Last week, we took a look at the Hedge Fund Working Group's proposed self-regulatory best practices. JW Verret has his own proposal, out in both the Delaware Journal of Corporate Law and the Administrative and Regulatory Law News. Here's the takeaway:
A self-regulatory model that utilizes the inherent advantage of firms regulating each other is a major theme of the policy recommendations presented. Crafting regulatory safe harbors, permissive information access, and designing legal defenses that encourage the operation of a self-regulatory entity to monitor this industry can help to overcome the severe disadvantage that bureaucratic regulators face in this field.
The SEC should take steps to encourage creation of a private market intermediary. One step might be to make information gathered through a compliance process available to a select few officially chartered private rating agencies.
The SEC should request the [industry association] to put together a proposal for a disclosure statement requirement in accordance with an original suggestion of the SEC staff SEC Report.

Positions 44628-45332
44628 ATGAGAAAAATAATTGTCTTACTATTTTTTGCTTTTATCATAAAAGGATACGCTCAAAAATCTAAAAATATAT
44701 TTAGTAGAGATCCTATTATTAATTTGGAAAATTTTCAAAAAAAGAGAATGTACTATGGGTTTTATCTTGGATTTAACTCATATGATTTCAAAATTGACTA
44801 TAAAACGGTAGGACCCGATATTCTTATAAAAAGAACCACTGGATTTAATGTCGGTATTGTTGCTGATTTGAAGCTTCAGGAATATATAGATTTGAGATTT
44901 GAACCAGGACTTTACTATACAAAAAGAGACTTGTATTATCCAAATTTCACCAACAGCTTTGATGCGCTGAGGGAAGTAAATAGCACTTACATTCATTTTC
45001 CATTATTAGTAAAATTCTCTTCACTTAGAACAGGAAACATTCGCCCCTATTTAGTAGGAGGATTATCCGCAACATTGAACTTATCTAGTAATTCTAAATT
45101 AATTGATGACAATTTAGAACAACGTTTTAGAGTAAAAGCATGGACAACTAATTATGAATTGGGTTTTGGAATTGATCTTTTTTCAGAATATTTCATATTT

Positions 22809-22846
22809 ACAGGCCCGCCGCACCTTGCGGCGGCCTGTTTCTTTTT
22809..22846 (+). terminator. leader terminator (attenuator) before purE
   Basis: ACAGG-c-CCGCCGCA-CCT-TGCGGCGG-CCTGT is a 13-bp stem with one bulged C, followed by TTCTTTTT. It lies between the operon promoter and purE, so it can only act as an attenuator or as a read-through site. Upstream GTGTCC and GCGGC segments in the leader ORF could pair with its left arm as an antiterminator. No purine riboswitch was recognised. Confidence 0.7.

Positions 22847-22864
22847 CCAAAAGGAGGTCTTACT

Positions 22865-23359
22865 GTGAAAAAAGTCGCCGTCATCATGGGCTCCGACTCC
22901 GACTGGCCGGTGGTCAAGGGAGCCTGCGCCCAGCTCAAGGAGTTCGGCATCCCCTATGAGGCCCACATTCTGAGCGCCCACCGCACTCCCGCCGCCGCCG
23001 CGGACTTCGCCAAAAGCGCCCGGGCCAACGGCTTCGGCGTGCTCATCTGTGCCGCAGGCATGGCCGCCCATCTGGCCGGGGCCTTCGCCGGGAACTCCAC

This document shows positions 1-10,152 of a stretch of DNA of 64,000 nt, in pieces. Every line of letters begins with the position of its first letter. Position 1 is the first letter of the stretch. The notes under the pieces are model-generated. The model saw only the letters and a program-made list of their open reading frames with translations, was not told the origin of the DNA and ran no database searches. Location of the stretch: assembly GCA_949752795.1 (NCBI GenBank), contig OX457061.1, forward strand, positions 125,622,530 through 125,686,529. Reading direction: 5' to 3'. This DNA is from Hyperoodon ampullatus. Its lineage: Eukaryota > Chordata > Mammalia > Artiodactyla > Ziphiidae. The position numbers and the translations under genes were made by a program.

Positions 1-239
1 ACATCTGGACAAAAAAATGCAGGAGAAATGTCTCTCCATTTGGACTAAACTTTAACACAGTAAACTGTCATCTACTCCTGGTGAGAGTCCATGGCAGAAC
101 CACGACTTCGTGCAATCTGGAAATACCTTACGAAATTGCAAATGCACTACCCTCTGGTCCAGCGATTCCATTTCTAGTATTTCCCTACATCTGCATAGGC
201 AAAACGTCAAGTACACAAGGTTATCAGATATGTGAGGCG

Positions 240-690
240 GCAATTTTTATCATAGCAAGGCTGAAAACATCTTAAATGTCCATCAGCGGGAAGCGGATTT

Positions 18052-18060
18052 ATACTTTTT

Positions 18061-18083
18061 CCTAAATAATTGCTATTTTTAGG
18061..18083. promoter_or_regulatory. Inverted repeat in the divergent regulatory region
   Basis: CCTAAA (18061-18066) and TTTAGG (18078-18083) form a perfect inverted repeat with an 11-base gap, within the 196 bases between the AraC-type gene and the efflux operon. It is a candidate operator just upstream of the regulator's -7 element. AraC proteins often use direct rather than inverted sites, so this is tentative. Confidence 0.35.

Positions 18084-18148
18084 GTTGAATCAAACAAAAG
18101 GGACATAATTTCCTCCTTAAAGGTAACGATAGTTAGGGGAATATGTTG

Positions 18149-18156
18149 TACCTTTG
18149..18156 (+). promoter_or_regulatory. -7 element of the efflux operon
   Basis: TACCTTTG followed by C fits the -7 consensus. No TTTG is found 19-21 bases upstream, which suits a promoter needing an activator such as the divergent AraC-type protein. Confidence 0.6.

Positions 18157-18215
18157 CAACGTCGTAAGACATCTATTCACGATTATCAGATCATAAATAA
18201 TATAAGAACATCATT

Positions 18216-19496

The SEC should enhance coordination with other regulators. It should also exempt CFTC registrants from any future registration requirement. This would continue to encourage funds to register with the [industry group], thus continuing the benefits of self-regulation in this exceptionally complex and rapidly changing environment.
The SEC should establish some statutory recognition to hedge fund best practices through safe harbor rulemaking to encourage registration with a self-regulatory body. It could provide a defense to regulatory enforcement action to any hedge fund that follows guidelines promulgated by such a body, in much the same way it recognizes such for firms that follow Generally Accepted Accounting Principles (GAAP), accounting rules promulgated by the FASB or broker-dealer best practices promulgated by the NASD.
The Martin Act should be amended by the New York legislature to limit the powers of the New York Attorney General, so that activities in compliance with SEC regulations are statutorily exempt from the definition of fraud.
But there's more in the article, including some modeling, some more recommendations, and a bit of a history of hedge funds. Worth reading.
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